#4: The Clasp - Sloane Crosley

What I Said: This book combines the fun of an adventure story with Crosley's perfectly acerbic brand of humor, and was a really enjoyable read.

#5: Three-Martini Lunch - Suzanne Rindell

What I Said: As someone who enjoyed Mad Men, how could I resist a book set in the publishing world of 1950s New York? It wasn't the most remarkable book I've ever read, but it's a solid, entertaining read. It also really captures the mood of the era, which is a tough feat to accomplish.

Hey, my top five is all female authors! Nice! Assuming that I'm able to pick up the reading pace in 2017, I'd like to continue my ongoing resolution to read more books by women and minority authors. In the meantime, let's look at the full year's ranking, with books published in 2016 underlined:

Kindred - Octavia E. Butler (1979) (A)
Simon Vs. the Homo Sapiens Agenda - Becky Albertalli (2015) (A)
Station Eleven - Emily St. John Mandel (2014) (A-)

The Clasp - Sloane Crosley (2015) (B+)
Three-Martini Lunch - Suzanne Rindell (B)
Why Not Me? - Mindy Kaling (2015) (B)
The Witches - Salem, 1692 - Stacy Schiff (2015) (B)
Selfish, Shallow, and Self-Absorbed: Sixteen Writers on The Decision Not To Have Kids - Edited by Meghan Daum (2015) (B)
The Hand That Feeds You - A.J. Rich (2015) (B)

Sorceror to the Crown - Zen Cho (2015) (B-)
The Jemima Code: Two Centuries of African American Cookbooks - Toni Tipton-Martin (2015) (B-)
The Unfortunates - Sophie McManus (2015) (B-)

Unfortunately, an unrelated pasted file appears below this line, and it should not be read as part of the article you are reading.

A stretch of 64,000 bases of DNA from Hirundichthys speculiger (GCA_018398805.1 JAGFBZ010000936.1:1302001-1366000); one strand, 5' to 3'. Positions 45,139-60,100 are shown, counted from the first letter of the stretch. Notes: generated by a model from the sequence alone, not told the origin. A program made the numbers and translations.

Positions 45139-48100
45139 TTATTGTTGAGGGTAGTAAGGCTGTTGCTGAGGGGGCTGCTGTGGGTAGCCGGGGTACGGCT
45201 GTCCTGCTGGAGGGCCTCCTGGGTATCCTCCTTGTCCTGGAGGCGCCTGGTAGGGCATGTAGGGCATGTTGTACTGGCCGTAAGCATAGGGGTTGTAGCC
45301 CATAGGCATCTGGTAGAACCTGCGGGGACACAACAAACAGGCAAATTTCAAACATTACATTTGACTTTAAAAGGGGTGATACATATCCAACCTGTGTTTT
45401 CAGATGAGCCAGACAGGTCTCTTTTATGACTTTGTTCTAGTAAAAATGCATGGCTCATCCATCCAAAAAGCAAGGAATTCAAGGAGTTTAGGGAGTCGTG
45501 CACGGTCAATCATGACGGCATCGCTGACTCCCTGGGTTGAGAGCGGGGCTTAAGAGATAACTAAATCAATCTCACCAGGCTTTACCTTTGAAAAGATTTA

Scarlett Epstein Hates it Here - Anna Breslaw (B-)
The Doll Maker - Richard Montanari (2014) (B-)

Cub - Jeff Mann (2014) (C+)
The Miniature Wife and Other Stories - Manuel Gonzales (2013) (C+)
Heap House (Iremonger #1) - Edward Carey (2013) (C)
The Eighth Day - Dianne K. Salerni (2014) (C)
Swamplandia! - Karen Russell (2011) (C-)

And finally, a few books that get no grade at all. These have the dubious distinction of joining the handful of books that I couldn't even get through. Sometimes, it's my fault; I'm just not in the right mood to work with what a perfectly-decent book is trying to convey. Not always, though.

Notorious RBG - Irin Carmon & Shana Knizhnik: I adore Ruth Bader Ginsburg, but I need to go find an actual biography of her. This is a cute little coffee table book from 2015, but doesn't really explore anything beyond her highlight reel.

Louisa Meets Bear - Lisa Gornick: A 2015 book of short stories, each of which featured a different protagonist, though they're all linked in some way. I just couldn't connect with any of the characters, and gave up halfway through.

Earthly Possessions - Anne Tyler: A 1977 novel that was so boring that I literally fell asleep every time I tried to read it.

Thank goodness we can now tie a bow on this reading year and put it on the shelf. Hopefully, 2017 will give me enough of a break to relax and enjoy some terrific books. There's plenty of talent out there; I just need to catch my breath and find it.